Printer Friendly

Border Patrol: Checkpoints Contribute to Border Patrol's Mission, but More Consistent Data Collection and Performance Measurement Could Improve Effectiveness.

GAO-09-824 August 31, 2009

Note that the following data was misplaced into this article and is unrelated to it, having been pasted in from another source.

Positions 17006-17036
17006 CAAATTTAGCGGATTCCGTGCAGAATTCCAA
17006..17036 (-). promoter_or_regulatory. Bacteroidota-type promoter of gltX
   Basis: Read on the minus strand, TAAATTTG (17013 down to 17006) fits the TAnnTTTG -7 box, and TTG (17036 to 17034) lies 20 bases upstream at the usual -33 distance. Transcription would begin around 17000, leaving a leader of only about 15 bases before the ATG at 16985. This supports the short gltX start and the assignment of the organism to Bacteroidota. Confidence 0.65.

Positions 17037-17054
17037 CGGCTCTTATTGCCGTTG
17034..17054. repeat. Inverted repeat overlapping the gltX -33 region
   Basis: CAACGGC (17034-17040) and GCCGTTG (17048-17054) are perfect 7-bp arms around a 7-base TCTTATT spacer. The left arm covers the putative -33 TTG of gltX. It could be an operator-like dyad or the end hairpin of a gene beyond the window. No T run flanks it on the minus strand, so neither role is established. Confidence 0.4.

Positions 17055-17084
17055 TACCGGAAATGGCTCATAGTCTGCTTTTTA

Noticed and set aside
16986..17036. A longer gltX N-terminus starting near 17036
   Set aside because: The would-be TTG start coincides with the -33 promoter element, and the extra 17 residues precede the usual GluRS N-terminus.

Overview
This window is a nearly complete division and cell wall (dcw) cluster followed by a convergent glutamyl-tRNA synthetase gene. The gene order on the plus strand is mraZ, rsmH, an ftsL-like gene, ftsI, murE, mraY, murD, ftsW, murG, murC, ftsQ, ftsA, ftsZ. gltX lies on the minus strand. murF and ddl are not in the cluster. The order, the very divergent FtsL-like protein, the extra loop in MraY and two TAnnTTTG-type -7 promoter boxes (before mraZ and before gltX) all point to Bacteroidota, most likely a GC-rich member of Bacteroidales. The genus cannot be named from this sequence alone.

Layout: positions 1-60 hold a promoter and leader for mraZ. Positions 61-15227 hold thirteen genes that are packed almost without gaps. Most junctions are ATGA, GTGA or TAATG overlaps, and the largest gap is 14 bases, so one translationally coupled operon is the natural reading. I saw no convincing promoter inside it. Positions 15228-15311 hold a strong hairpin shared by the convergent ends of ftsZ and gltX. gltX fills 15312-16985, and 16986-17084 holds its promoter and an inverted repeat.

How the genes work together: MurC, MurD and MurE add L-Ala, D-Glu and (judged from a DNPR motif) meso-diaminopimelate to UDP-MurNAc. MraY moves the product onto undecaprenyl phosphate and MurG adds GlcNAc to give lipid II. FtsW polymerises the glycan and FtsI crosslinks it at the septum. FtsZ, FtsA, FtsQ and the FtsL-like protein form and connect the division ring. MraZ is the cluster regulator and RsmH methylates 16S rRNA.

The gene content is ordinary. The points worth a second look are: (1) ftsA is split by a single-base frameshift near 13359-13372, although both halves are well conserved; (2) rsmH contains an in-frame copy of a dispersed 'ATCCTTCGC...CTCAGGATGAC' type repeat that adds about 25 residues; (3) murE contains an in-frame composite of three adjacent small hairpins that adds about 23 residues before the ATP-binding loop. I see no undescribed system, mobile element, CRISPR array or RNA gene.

The U.S. Border Patrol, part of the Department of Homeland Security's Customs and Border Protection (CBP), operates checkpoints on U.S. roads, mainly in the southwest border states where most illegal entries occur. As part of a three-tiered strategy to maximize detection and apprehension of illegal aliens, Border Patrol agents at checkpoints screen vehicles for illegal aliens and contraband. GAO was asked to assess (1) checkpoint performance and factors affecting performance, (2) checkpoint performance measures, (3) community impacts considered in checkpoint placement and design, and (4) the impact of checkpoint operations on nearby communities. GAO work included a review of Border Patrol data and guidance; visits to checkpoints and communities in five Border Patrol sectors across four southwest border states, selected on the basis of size, type, and volume, among other factors; and discussions with community members and Border Patrol officials in headquarters and field locations.